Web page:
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About the author
Gregory Brill is the series editor of CodeNotes and the founder and president of Infusion Development Corporation, a technology training and consulting firm that specializes in architecting securities trading and analytic systems for several of the world’s largest investment banks. He has written for C++ Users Journal, and is the author of Applying COM+. He lives in New York.
CodeNotes provides the most succinct, accurate, and speedy way for a developer to ramp up on a new technology or language. Unlike other programming books, CodeNotes drills down to the core aspects of a technology, focusing on the key elements needed in order to understand it quickly and implement it immediately. It is a unique resource for developers, filling the gap between comprehensive manuals and pocket references.
CodeNotes for XML is a practical handbook for Java and Visual Basic developers interested in working with XML. You will learn how to leverage both CSS and XSLT to produce rich, compelling output, as well as manipulate XML using the DOM and SAX APIs. The new XML Schema specification is also covered in-depth. Companion articles on www.codenotes.com cover XML development with Perl, integrating XML with databases, important grammars such as XHTML and SOAP, and much more. CodeNotes for XML is your guide to these powerful technologies, presented within the context of the distributed application, database, or web-based world you already know.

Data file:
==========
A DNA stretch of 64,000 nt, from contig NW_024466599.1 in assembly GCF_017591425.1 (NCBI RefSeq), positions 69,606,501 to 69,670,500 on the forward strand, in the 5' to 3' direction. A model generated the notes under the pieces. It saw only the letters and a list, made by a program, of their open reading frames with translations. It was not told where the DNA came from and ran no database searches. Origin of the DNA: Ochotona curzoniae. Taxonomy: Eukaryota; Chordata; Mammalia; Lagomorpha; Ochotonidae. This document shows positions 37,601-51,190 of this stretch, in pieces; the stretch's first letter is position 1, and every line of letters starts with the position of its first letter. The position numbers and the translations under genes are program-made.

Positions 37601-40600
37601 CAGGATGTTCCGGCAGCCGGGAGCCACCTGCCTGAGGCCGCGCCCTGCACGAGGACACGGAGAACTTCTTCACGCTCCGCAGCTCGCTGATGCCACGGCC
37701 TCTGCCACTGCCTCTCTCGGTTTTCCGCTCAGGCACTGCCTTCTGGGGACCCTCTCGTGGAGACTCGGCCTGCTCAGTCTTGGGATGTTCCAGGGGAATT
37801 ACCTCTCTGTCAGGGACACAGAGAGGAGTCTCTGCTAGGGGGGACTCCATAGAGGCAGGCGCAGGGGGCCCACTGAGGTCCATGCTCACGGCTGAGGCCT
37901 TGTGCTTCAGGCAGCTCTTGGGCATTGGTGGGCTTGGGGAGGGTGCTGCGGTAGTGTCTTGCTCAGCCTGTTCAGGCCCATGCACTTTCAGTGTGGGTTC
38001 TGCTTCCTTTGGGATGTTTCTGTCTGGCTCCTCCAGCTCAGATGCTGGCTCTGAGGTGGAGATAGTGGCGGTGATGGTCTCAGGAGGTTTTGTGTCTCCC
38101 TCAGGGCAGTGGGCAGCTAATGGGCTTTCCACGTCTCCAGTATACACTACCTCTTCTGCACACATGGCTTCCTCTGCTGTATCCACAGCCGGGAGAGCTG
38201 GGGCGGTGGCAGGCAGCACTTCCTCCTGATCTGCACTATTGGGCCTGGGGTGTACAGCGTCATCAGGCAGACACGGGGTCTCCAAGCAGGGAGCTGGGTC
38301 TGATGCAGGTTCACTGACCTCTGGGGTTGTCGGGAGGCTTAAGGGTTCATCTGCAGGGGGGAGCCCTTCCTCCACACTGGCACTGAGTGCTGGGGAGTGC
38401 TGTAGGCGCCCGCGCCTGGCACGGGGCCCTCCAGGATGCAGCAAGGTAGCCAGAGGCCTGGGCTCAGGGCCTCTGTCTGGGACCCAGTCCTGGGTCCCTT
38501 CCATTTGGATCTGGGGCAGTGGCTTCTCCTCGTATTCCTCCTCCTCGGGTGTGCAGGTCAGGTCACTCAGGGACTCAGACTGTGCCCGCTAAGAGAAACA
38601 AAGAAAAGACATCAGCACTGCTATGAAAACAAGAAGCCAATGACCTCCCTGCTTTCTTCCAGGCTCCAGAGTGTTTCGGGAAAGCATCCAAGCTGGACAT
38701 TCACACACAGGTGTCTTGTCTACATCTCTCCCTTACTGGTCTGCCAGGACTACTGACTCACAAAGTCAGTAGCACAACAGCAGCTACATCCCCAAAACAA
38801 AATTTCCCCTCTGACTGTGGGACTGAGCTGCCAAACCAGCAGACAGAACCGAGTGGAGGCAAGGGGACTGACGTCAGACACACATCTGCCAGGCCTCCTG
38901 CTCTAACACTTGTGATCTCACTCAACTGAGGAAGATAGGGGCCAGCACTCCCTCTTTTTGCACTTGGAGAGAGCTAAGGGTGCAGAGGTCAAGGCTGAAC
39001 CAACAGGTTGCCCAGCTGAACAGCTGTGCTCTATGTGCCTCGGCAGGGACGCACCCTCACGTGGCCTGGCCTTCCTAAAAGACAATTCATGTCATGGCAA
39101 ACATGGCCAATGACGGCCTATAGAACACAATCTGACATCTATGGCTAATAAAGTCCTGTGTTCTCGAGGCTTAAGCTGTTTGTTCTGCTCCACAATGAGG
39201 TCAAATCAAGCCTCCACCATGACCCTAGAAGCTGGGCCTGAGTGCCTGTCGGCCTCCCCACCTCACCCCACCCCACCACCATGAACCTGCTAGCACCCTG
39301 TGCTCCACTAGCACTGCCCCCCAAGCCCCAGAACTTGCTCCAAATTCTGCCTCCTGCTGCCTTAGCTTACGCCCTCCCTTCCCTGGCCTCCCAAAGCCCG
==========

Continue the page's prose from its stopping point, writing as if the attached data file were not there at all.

This edition of CodeNotes includes:
-A global overview of a technology and explanation of what problems it can be used to solve
-"How and Why" and "Bugs and Caveats" sections that provide hints, tricks, workarounds, and tips on what should be taken advantage of or avoided
-Instructions and classroom-style tutorials throughout from expert trainers and software developers.
Visit www.codenotes.com for updates, source code templates, access to message boards, and discussion of specific problems with CodeNotes authors and other developers.
Every CodeNotes title is written and reviewed by a team of commercial software developers and technology experts. See "About the Authors" for more information.
Chapter 1: Introduction
What Is XML?
Extensible Markup Language (XML) is a globally accepted, vendor- independent standard for representing structured, text-based data. An XML document is a perfect medium in which to encapsulate any kind of information that can be arranged or structured in some way. For example, an XML document can contain a list of personal or business contacts, books in a library’s card catalogue, or products in a warehouse.
If we looked at any one of these examples—say, the library card catalogue—in the more traditional “table-oriented” view with which most developers would be familiar, we would see something like the following:
0812589041Science OrsonScottCardEnder’s FictionGame
Master of Us All
An XML document, on the other hand, would present this information hierarchically, where the column names would become tags or possibly “attributes.” For example:
Euler The Master of Us All
Listing 1.1 is included to give you a first look at XML, which can be overwhelming compared to a familiar table structure. However, as you become more familiar with XML, you will see that this structure has many important advantages over a traditional table.
XML and HTML